If you suffer from sleep disturbances then please be assured that you are not alone. Research from this year in the UK, 2021, has shown that a staggering 36% of adults have difficulty in falling asleep at some point during the week with a further 1 in 5 having difficulty each night. Adults require between 7 and 9 hours of sleep each night but unfortunately many get much less.
Of course, there may be many reasons for insufficient sleep and you should always discuss any medical or psychological worries you may have with a professional. However, for many of us, we just have trouble falling asleep for no apparent reason and regrettably this can affect our performance at work and impact on both our motor and cognitive behaviour.
Sleep is governed by our ‘internal clock’ or the more professional term is the ‘suprachiasmatic nucleus’. Certain chemicals are released to keep everything ‘ticking’ over such as melatonin, cortisol and adenosine.
Sleep is a time when our bodies and minds are in a recovery and rest state, ready for when we awake and therefore feel refreshed and recharged, ready for the day ahead.
At work, we need to be alert, focussed and be able to fully concentrate on whatever we are doing and a good night's sleep beforehand and a routine will help considerably. As previously mentioned, if you feel your sleep deprivation is due to factors out of your control, please also speak to your manager or HR representative as they may be able to support you.
Here are 7 simple steps for a restful sleep ~
Avoid large meals, sugary food, caffeine and alcohol in the hours before you go to bed. Heavy meals take longer to digest and we definitely want to avoid the ‘sugar rush’. Caffeine has a half life of five hours which basically means if you have two cups of tea or coffee before bed then a whole cup of associated caffeine is still in your system after five hours. Not only will it keep us awake, it may cause numerous trips to ‘spend a penny’ throughout the night! Herbal tea or milk (dairy or plant based) is by far a much better option because of their natural sleep inducing properties.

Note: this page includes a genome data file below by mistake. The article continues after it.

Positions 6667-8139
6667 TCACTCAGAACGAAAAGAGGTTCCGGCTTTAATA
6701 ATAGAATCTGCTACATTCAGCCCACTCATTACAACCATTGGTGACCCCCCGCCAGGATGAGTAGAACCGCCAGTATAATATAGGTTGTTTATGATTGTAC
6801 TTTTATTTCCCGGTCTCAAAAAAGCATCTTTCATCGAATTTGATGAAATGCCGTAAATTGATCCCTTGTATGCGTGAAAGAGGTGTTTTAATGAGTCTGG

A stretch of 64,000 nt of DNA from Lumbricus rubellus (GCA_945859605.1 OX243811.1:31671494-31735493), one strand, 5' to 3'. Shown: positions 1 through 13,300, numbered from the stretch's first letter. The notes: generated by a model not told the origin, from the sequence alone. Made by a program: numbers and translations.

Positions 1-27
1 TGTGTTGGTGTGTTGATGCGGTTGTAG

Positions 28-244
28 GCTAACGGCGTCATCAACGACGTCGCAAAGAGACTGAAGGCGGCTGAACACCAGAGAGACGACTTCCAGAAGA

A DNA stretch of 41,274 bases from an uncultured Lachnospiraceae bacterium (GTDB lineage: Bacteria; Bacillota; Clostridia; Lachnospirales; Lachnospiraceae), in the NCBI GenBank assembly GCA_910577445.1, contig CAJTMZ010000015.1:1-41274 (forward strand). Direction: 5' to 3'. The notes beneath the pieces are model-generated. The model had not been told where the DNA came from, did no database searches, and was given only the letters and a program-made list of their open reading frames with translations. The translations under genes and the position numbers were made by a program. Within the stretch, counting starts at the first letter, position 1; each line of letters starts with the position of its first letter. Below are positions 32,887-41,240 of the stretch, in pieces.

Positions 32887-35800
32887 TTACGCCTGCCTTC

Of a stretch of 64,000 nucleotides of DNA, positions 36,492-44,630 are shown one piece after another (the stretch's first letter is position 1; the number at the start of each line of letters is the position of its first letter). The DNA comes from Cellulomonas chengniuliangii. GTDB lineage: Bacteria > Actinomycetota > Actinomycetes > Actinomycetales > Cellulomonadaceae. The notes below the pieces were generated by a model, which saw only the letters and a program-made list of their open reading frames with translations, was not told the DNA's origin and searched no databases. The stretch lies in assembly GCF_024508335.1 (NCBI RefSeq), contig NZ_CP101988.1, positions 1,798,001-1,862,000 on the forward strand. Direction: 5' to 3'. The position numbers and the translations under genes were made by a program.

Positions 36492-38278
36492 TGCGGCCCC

Our body temperature naturally drops shortly before sleep due to the sleep inducing hormone ‘melatonin’ being released so keeping your bedroom comfortably cool is a good idea with ‘breathable’ bedding and nightwear. Ventilation is also desirable so as to control the room's humidity.
Your bedroom should be dark and quiet with curtains or blinds closed and electrical devices either removed or switched off. Technology suppresses sleep hormones by stimulating the brain with noise and also emitting a short wavelength enriched light known as the ‘blue light’.
The National Sleep Foundation recommends certain scents that will soothe your body by releasing relaxing chemicals from the brain. These include lavender, geranium, ylang-ylang and cedarwood. Specialised pillow sprays are available to aid sleep but nothing beats the wonderful soft scent of freshly laundered bedding!
A warm bath as opposed to an invigorating shower with relaxing scents and dimmed lighting will further put you in a relaxed state and thus send signals to your brain that you are winding down.
Journaling has also proved helpful to promote sleep. Write briefly what you are grateful for, what has gone right for you during the day and to be thankful. Any worries, stress or outstanding tasks can be dealt with tomorrow or another day. Make writing in your journal the ‘cut off point’ for worrying and continue to focus on sleep and the here and now.
Meditation is extremely popular and effective in relaxing the body and mind. You can either do this yourself by focusing on your breathing and with each exhale, releasing all stress and worry. Each time an unwanted thought appears, you simply shift the focus back to your calm and deep breathing. There are also many online sleep meditations which are specifically tailored to enable a deep and refreshing sleep. Just be mindful to turn all electronic devices off afterwards, (if you're still awake!)